Staff and consultants at BMI Saxon Clinic in Milton Keynes held a bake sale to raise funds and awareness of the blood infection sepsis.
Every department in hospital came together to bake a whole host of sweet treats for sale in the main reception for staff, consultants, visitors and patients.
Favourites included the Malteaser squares, beautifully adorned purple and chocolate cupcakes and the good old brownie.
The bake sale was organised by quality and risk manager Sally Amos and members of the hospital’s new Quality Action committee which is chaired by Sally.
Unfortunately earlier this year Sally’s own daughter fell extremely ill with Sepsis from a breast abscess acquired during early breastfeeding. It was at this time Sally realised there was a critical need to make people more aware of the causes and symptoms of sepsis and what to do if you suspect you or a loved one have contracted it.
Sally said: “Nationally, we are seeing an increase in the incidence of blood sepsis, but early detection can significantly improve the outcome for thousands of people. Older people, the very young and people who have recently had surgery, are at higher risk of developing this condition and it’s important for us, as healthcare professionals, to talk about the risks and constantly remain vigilant in order to protect our patients.”
“Sepsis is a condition which affects 123,000 people annually and which, left untreated, can be fatal. Figures suggest it is responsible for around 37,000 deaths a year in England alone.”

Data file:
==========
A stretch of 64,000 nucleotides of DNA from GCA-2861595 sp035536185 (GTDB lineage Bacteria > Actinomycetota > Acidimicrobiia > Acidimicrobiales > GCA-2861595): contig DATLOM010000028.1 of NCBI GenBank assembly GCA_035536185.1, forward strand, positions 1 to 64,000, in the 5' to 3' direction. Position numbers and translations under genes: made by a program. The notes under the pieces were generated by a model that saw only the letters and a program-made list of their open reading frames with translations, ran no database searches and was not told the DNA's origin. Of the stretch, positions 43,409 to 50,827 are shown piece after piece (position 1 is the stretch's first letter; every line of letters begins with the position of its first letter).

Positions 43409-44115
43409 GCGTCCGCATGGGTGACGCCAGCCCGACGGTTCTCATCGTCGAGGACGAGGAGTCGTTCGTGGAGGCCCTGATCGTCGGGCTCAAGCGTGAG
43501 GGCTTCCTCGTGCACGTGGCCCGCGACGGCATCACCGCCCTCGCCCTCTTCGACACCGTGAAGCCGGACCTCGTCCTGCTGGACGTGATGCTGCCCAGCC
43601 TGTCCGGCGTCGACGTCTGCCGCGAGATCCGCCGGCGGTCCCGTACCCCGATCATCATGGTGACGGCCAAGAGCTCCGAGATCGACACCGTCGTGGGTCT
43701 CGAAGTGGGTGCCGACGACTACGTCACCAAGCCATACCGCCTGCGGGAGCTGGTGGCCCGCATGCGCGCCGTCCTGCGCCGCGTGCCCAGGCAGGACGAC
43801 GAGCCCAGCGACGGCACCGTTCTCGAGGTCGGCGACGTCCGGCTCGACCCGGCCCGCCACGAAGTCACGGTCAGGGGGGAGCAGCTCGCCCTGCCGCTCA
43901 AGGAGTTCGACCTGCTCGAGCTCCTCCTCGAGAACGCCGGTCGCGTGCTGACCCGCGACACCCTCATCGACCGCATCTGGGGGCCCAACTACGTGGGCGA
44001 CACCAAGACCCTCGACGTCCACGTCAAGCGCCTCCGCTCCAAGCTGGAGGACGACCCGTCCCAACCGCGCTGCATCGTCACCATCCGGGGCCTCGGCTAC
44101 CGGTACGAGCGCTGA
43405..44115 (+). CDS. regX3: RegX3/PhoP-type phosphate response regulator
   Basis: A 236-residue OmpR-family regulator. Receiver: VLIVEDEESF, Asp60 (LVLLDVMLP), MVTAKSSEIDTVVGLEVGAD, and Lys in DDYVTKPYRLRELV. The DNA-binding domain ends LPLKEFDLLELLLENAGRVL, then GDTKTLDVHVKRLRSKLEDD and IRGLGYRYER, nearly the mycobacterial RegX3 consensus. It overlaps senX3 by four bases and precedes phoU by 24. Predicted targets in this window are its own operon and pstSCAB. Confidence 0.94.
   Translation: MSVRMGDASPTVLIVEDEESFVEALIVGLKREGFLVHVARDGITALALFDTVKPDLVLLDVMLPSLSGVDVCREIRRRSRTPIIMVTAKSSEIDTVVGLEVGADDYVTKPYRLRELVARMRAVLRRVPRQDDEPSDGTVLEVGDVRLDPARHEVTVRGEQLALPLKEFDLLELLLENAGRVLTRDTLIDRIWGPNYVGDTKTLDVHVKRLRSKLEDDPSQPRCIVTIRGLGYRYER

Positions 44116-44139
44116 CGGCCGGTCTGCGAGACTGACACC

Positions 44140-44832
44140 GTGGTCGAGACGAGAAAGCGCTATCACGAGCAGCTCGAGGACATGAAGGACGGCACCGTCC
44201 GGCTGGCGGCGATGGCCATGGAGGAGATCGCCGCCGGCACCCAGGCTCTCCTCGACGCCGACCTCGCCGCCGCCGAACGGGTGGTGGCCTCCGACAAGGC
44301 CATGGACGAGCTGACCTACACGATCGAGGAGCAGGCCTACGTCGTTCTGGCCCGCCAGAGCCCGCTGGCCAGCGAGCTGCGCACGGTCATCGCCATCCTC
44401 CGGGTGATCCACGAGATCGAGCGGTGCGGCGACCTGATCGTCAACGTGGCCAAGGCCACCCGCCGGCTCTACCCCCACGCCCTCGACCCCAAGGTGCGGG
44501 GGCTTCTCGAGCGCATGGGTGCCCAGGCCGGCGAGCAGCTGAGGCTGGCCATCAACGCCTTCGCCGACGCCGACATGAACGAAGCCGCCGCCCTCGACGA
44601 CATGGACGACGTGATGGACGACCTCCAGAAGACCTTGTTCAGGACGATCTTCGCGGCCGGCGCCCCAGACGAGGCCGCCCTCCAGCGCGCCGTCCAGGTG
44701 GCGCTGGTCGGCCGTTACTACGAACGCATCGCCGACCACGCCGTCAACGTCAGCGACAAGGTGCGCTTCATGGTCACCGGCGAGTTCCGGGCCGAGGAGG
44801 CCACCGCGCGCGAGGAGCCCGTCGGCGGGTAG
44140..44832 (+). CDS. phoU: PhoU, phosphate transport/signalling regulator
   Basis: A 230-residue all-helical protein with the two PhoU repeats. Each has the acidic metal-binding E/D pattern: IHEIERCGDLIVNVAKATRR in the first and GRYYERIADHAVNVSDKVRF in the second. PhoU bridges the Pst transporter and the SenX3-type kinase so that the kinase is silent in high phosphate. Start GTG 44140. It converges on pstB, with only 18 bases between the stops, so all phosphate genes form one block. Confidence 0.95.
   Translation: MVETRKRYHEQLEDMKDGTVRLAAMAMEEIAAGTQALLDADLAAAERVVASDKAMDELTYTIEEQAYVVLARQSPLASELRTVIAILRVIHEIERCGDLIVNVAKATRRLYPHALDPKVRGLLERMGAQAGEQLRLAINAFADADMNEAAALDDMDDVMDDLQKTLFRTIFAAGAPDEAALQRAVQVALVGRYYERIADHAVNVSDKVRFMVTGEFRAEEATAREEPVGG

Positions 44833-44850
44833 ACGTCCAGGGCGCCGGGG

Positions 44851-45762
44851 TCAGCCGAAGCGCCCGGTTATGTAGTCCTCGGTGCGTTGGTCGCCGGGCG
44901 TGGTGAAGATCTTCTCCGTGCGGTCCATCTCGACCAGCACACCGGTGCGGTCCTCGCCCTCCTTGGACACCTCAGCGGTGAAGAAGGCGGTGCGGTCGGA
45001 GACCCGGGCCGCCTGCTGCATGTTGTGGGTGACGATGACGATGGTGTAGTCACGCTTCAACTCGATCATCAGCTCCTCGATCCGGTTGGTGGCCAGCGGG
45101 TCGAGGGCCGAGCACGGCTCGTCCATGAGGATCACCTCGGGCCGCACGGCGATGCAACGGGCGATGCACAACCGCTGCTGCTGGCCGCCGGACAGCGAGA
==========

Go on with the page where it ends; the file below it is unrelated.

Up to now the amount raised by the hospital for The UK Sepsis Trust, from the bake sale alone, is £130. However the hospital is still receiving donations.
The awareness aspect of the day was also extremely successful with many people stopping to talk about their own experiences, past and present of sepsis. Sally also arranged some fun but educational games for staff to win prizes, these included a sepsis crossword, a sepsis quiz and a find the fact flags treasure hunt. The resuscitation team also did a sepsis emergency scenario to highlight the critical nature of the infection.
Consultant in Infectious Diseases and Microbiology Dr Mansoor Raza said: “England data shows that the incidence of sepsis is rising by approximately 11.5% each year. Early recognition and treatment is key to improving sepsis outcomes. I thoroughly support BMI The Saxon Clinic in this fight against what I know is a challenging condition. This initiative will hopefully empower patients and carers to recognise early signs and seek help from healthcare professionals. ”
For more information about sepsis see https://sepsistrust.org/